What is Plantar Fasciitis exactly, and how do you cure it?

What is Plantar Fasciitis? 


I have been lucky to remain largely injury-free during my running career, except for a bout of Plantar Fasciitis which lasted for about 3 years. It is a painful injury that for me got so bad at one point, that I was considering packing the sport in for good. Over that period, I tried all of the  remedies available, to no avail. It is an injury that can affect runners of all abilities, as well as people who are more sedate in nature.

The Plantar Fascia is a tough, fibrous band of tissue that runs along the sole of the foot with attachments to the heel bone (calcaneus) and to the base of the toes. It provides support to the arch of the foot and has an important role in normal foot mechanics during walking. Tension or stress in the plantar fascia increases when one places weight on the foot when standing, or as one pushes off on the ball of the foot and toes — motions which occur during normal walking or running.
There is a lot of debate and conflicting information as to the root cause of the injury, and it is massively misunderstood by the medical community.

What are the symptoms of Plantar Fasciitis?

The pain associated with plantar fasciitis is typically gradual in onset and is usually located over the inner or medial aspect of the heel. Occasionally, the pain will be sudden in onset, occurring after missing a step or after jumping from a height for example. The pain is commonly most severe upon arising from bed in the morning, or after periods of inactivity during the day.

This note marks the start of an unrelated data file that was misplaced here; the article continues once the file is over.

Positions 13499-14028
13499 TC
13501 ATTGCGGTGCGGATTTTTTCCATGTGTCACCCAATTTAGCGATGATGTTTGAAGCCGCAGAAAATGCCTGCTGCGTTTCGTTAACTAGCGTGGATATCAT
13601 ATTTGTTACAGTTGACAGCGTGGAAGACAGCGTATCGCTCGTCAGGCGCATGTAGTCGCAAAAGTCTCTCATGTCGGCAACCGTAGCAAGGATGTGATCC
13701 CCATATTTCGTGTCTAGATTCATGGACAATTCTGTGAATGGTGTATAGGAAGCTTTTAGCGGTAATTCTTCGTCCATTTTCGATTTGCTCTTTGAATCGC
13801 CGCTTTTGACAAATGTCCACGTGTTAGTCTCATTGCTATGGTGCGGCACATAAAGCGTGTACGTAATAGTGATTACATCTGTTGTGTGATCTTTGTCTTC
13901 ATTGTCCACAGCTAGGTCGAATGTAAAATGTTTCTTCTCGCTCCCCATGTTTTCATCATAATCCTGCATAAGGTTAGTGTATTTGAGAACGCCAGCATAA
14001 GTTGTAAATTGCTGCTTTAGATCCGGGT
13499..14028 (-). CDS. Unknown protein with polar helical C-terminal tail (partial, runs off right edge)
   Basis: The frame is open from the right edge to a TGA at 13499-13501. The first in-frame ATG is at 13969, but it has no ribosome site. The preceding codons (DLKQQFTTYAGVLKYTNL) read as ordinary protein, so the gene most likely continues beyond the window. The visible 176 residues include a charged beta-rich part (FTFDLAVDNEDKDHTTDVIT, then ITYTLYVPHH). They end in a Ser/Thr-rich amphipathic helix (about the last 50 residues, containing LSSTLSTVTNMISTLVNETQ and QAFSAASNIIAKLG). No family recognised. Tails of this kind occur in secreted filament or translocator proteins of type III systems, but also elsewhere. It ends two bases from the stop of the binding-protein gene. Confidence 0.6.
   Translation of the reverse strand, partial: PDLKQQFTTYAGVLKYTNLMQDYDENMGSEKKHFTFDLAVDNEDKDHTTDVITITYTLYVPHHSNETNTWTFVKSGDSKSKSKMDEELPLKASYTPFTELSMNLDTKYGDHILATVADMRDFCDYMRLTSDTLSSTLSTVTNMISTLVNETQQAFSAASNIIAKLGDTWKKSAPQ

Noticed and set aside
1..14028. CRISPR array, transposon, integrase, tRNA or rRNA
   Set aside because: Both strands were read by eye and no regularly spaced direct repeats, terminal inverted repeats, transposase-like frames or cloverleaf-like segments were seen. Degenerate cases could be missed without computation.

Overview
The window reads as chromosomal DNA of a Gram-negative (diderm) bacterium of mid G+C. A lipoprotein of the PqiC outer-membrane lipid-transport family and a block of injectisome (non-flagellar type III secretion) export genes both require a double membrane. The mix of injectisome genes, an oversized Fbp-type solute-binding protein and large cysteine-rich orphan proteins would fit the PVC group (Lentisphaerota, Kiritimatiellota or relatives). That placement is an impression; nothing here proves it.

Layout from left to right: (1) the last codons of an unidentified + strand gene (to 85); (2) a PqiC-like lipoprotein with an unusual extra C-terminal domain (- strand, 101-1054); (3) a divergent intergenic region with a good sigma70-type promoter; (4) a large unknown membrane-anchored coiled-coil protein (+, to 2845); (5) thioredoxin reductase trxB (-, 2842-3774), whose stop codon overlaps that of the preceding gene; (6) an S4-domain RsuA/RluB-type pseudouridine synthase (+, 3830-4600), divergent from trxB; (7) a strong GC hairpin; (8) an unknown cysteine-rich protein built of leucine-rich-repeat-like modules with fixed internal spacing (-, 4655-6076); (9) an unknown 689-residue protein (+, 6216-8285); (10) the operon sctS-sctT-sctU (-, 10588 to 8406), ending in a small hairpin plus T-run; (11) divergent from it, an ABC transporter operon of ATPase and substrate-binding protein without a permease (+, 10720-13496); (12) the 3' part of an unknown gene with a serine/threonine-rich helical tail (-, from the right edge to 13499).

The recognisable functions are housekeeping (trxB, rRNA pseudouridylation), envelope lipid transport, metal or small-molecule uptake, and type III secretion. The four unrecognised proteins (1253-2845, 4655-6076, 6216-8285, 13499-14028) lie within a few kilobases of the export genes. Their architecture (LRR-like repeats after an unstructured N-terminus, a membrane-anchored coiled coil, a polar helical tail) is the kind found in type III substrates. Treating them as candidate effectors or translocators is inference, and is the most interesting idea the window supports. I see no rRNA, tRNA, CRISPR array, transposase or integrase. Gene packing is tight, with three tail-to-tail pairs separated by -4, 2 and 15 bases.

The degree of discomfort can sometimes lessen with activity during the course of the day or after “warming-up”, but can become worse if prolonged or vigorous activity is undertaken. The pain is also often noted to be more severe in bare feet or in shoes with minimal or no padding at the sole. The most common symptom is pain and stiffness in the bottom of the heel. The heel pain may be dull or sharp. The bottom of the foot may also ache or burn.
In my particular case, the pain was there one day, and not the next. The discomfort I experienced was usually first thing in the morning, although sometimes present after a hard effort like a 5 km time trial. I tried to get around the injury by running in the afternoon when the pain had mostly subsided. I had the injury in my left heel only (thank goodness), although I know of club mates who experienced pain in both heels simultaneously.